That’s not always the case. It’s becoming increasingly common for businesses and enterprises to pitch a story or partnership with journalists and editors. 

To get started, pick a publication you’d like to get featured in and look for your point of contact. This will likely be a journalist or commissioning editor. They will respond to your pitch and give you an idea of whether or not they’re interested in the story and how they’d like to progress with it. 

Publications are split into ‘desks’ for each section of the paper. Make sure you’re looking into the right desk for contacts. 

Charity content team developing newspaper stories

Image: Unsplash

How to contact

There are a number of different ways to build relationships and get in contact with journalists and editors at local and national newspapers. Some will have a preferred point of contact, but if your story is interesting enough, they’ll likely give you the time of day or point you in the right direction to send them a pitch.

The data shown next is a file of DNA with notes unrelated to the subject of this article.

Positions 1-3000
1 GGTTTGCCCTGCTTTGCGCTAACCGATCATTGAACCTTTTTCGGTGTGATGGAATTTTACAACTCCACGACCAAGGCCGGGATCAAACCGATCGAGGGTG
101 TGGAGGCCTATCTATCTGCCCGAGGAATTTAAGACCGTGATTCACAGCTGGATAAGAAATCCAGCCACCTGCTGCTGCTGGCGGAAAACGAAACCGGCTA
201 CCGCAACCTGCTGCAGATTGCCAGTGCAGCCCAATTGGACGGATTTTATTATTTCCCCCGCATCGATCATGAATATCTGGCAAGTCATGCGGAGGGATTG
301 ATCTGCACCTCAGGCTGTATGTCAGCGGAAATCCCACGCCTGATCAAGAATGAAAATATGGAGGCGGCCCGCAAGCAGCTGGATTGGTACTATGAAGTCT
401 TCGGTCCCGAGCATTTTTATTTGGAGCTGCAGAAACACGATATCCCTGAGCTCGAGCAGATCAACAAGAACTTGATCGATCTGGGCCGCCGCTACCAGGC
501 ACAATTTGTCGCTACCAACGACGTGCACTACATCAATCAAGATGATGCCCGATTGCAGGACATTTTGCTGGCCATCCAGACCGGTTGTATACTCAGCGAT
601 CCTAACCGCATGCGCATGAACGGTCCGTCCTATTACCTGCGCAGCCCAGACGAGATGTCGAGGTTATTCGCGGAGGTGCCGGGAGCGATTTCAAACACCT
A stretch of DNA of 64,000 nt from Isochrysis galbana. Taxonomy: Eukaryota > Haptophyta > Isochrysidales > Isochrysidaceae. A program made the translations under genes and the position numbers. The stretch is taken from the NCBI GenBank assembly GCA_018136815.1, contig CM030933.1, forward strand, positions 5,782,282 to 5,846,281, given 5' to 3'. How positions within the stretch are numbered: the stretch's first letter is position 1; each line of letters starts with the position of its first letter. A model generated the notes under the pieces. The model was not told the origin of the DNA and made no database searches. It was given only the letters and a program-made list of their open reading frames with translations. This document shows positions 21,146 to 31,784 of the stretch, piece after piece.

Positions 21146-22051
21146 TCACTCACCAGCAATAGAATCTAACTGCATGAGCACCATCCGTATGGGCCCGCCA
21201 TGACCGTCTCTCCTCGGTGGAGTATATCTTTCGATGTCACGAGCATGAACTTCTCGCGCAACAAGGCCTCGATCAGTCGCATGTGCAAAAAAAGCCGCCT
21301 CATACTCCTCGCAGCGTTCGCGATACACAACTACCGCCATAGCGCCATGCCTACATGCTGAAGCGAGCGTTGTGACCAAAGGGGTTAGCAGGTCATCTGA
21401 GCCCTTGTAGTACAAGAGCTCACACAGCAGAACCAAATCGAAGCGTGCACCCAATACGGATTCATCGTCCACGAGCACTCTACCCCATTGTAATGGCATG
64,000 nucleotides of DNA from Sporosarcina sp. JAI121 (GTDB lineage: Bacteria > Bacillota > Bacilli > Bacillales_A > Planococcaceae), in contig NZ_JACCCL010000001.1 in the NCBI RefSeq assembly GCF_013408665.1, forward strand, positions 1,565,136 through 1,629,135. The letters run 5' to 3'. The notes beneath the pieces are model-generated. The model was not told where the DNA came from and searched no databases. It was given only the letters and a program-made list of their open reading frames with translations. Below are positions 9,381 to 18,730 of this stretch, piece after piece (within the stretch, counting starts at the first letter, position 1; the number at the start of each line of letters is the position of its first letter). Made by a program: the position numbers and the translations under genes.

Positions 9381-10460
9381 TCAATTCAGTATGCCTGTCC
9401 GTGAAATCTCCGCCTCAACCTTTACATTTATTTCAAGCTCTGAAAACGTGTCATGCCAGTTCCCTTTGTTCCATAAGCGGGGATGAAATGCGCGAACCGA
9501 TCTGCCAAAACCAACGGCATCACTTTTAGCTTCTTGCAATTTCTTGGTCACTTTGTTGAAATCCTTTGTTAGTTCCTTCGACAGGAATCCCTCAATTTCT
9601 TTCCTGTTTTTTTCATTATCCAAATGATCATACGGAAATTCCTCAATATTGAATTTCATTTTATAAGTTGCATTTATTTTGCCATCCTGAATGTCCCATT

Here are some of the primary ways journalists and editors will want to be contacted.

Over the phone

It might feel a little old-fashioned now, but media is a profession where picking up the phone and talking to someone is still an accepted and integral part of the job. 

Timing is everything in journalism, which means most people don’t have the time to wait on an email or direct message reply. They need to speak to you now or they’ll move onto a different contact. 

If you have a journalist’s direct contact, don’t be afraid to give them a call. More than anything, journalists appreciate someone who can make their job easier and give them all the facts quickly. 


Although most journalists prefer to talk on the phone or in person, email is still a great way of initially catching their attention. 

Most pitches will be sent via email, as will press releases and updates from local services. Going through these is a typical part of your average journalist’s daily routine. While you don’t want to get lost in the shuffle, sending an enticing email is a great way to get yourself in front of someone who can get your charity’s story published. 

Be short, snappy and direct with your email to stand out from the crowd. For more information on this, check out our ‘How to pitch’ section.